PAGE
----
#Output:['red-orange-yellow', 'purple']

print (colors.rsplit("-",maxsplit=2))
#Output:['red-orange', 'yellow', 'purple']

splitlines()

“Return a list of the lines in the string, breaking at line boundaries. Line breaks are not included in the resulting list unless keepends is given and true.”

Python docs

str.splitlines([keepends])

Example 1: Splitting the string based on line breaks

colors="rednorangenyellownpurple"
print (colors.splitlines())
#Output:['red', 'orange', 'yellow', 'purple']

Example 2: Line breaks are included by mentioning keepends=True

colors="rednorangenyellownpurple"
print (colors.splitlines(keepends=True))
#Output:['redn', 'orangen', 'yellown', 'purple']

Example 3: split() vs splitlines()

colors="rednorangenyellownpurplen"
print (colors.splitlines())
#Output:['red', 'orange', 'yellow', 'purple']
print(colors.split("n"))
#Output:['red', 'orange', 'yellow', 'purple', '']

partition()

“Split the string at the first occurrence of sep, and return a 3-tuple containing the part before the separator, the separator itself, and the part after the separator. If the separator is not found, return a 3-tuple containing the string itself, followed by two empty strings.”

Python docs

str.partition(sep)

Return type → Tuple

Example 1: Splits the string at the first occurrence of a sep (delimiter)

colors="red-orange-yellow-purple"
print (colors.partition("-"))
#Output:('red', '-', 'orange-yellow-purple')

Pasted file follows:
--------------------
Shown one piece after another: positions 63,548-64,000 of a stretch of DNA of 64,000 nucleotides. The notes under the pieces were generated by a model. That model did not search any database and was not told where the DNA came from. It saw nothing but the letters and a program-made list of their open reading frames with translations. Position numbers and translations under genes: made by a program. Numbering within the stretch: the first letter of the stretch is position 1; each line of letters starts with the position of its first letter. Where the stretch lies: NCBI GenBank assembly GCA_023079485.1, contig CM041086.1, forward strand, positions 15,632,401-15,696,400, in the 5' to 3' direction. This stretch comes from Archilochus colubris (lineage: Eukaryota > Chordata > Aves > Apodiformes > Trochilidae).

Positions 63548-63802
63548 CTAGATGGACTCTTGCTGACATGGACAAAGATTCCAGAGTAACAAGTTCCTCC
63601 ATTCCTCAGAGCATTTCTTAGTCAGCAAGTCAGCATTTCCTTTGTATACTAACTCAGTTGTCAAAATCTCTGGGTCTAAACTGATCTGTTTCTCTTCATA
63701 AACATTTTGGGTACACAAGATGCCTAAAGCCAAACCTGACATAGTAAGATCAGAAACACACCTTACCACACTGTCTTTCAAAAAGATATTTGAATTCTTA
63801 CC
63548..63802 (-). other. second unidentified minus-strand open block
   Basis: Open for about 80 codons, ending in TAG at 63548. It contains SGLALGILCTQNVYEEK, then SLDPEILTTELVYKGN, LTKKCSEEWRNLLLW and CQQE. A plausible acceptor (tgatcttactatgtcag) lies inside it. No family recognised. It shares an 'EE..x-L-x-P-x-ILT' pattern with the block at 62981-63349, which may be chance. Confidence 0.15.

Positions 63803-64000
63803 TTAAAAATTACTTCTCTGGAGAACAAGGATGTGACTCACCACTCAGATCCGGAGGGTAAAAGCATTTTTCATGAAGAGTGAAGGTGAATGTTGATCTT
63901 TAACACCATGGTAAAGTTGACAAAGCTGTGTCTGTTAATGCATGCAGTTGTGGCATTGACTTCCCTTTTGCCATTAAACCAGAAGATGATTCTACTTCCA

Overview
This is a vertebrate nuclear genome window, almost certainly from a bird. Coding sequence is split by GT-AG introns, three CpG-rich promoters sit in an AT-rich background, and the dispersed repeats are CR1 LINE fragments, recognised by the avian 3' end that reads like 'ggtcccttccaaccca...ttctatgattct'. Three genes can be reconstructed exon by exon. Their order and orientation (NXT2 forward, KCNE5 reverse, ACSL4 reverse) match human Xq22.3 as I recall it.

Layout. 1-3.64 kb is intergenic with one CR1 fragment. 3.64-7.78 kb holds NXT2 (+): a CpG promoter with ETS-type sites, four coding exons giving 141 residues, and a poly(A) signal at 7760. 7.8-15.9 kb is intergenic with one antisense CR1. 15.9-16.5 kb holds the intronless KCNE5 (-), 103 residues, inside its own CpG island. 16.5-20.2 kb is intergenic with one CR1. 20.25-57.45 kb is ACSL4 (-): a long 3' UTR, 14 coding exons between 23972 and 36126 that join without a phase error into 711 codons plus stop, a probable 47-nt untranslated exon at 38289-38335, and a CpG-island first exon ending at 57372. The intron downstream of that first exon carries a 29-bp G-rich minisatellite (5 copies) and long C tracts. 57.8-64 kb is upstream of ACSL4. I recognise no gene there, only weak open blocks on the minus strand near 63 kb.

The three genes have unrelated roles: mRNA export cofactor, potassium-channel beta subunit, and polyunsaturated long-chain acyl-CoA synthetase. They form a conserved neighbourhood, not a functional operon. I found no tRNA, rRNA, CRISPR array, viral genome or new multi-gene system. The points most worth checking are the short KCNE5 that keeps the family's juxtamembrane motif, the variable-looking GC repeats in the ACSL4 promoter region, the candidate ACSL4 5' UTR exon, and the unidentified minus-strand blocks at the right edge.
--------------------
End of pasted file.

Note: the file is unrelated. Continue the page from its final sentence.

Example 2: The sep is given as a space

s="Hello Python"
print (s.partition(" "))
#Output:('Hello', ' ', 'Python')

Example 3: If a sep isn’t mentioned, it’ll raise a TypeError

s="Hello Python"
print (s.partition())
#Output:TypeError: partition() takes exactly one argument (0 given)

Example 4: If a sep isn’t found in the string, it’ll return a 3-tuple containing the string itself, followed by two empty strings

s="HelloPython"
print (s.partition(" "))
#Output:('HelloPython', '', '')

rpartition()

“Split the string at the last occurrence of sep, and return a 3-tuple containing the part before the separator, the separator itself, and the part after the separator. If the separator is not found, return a 3-tuple containing two empty strings, followed by the string itself.”

Python docs

str.rpartition(sep)

Example 1: Splits the string at the last occurrence of a sep (delimiter)

colors="red-orange-yellow-purple"
print (colors.rpartition("-"))
#Output:('red-orange-yellow', '-', 'purple')

Example 2: If a sep isn’t found in the string, a 3-tuple will return containing two empty strings, followed by the string itself

s="HelloPython"
print (s.rpartition(" "))
#Output:('', '', 'HelloPython')

Example 3: If a sep isn’t mentioned, it’ll raise a TypeError

s="Hello Python"
print (s.rpartition())
#Output:TypeError: rpartition() takes exactly one argument (0 given)

re.split()